How come Rolfing didn't help my pain? Does Rolfing actually work?

How come Rolfing didn’t help my pain?

One of the biggest issues with any therapy that purports to help you is when the therapy doesn’t help you.  I hear stories from people about how Rolfing didn’t do anything for them or did only a little bit of good but wasn’t a great long term solution for their specific issues.  The big question is “why?”

The simplest answer is that Rolfing is great for loosening up tight body parts.  If your pain is a result of something being too tight and constricted, Rolfing is often a great way to loosen up the things that need to be loosened up so that better posture (i.e. balance of tensions across joints) can be achieved.  If, however, the issue is more complex than just simple tightness (a good example is pain that only comes during certain activities), Rolfing is probably not going to magically cure what ails you because you’re actually dealing with a series of compensations for weaknesses in other places of your body.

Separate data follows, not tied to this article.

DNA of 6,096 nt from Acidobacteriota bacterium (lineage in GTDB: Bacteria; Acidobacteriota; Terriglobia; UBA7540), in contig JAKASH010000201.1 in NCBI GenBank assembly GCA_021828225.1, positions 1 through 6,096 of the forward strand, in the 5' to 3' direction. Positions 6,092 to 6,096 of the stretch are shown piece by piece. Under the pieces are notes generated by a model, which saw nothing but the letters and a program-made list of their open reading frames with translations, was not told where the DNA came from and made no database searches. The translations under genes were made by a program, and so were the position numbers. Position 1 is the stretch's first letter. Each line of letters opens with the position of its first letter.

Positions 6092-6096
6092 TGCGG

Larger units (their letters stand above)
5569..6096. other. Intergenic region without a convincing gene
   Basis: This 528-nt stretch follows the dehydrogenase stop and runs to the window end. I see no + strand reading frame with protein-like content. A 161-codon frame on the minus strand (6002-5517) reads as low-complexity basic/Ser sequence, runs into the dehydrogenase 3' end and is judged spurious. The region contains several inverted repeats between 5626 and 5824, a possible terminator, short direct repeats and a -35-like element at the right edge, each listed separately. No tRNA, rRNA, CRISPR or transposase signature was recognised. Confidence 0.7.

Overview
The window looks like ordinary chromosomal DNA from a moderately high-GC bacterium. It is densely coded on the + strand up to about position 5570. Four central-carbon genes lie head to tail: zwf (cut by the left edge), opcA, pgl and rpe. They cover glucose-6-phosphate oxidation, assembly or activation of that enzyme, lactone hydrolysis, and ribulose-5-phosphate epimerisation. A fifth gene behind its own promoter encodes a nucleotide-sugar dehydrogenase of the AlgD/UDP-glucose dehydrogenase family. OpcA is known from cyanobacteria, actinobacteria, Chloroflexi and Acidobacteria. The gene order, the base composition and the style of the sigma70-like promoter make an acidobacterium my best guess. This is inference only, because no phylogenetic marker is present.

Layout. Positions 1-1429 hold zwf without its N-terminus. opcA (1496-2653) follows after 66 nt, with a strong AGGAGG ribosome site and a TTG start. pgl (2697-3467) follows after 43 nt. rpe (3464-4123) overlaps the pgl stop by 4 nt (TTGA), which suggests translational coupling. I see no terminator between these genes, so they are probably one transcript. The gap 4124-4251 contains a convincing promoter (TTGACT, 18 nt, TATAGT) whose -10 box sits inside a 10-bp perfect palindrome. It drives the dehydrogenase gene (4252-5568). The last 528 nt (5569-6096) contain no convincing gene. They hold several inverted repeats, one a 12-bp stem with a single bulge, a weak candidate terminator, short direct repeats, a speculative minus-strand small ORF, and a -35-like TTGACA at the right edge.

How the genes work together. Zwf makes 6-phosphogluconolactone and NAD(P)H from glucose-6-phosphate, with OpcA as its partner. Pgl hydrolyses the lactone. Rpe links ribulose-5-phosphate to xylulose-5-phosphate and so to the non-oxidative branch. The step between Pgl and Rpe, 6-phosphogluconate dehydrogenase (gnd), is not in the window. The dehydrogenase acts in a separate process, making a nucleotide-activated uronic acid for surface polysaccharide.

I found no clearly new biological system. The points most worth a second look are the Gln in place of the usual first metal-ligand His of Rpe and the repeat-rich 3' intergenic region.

When that’s the case, the tightness is there for a reason, and loosening tight things is just going to destabilize the affected joints — and you need specially tailored exercises to help you restabilize.  Only exercise can make weak things stronger, and that’s why I’m not surprised when people don’t get 100% better with just Rolfing.

It’s why the approach at Upright Health includes corrective exercises that go for the muscle imbalances that cause your pain, once all the tightness has been addressed.

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About the Author

Matt Hsu is a trainer and orthopedic massage therapist. He fought a long battle with chronic pain all over his body and won. He blends the principles he learned in his journey, empirical observations with clients, and relevant research to help others get their lives back.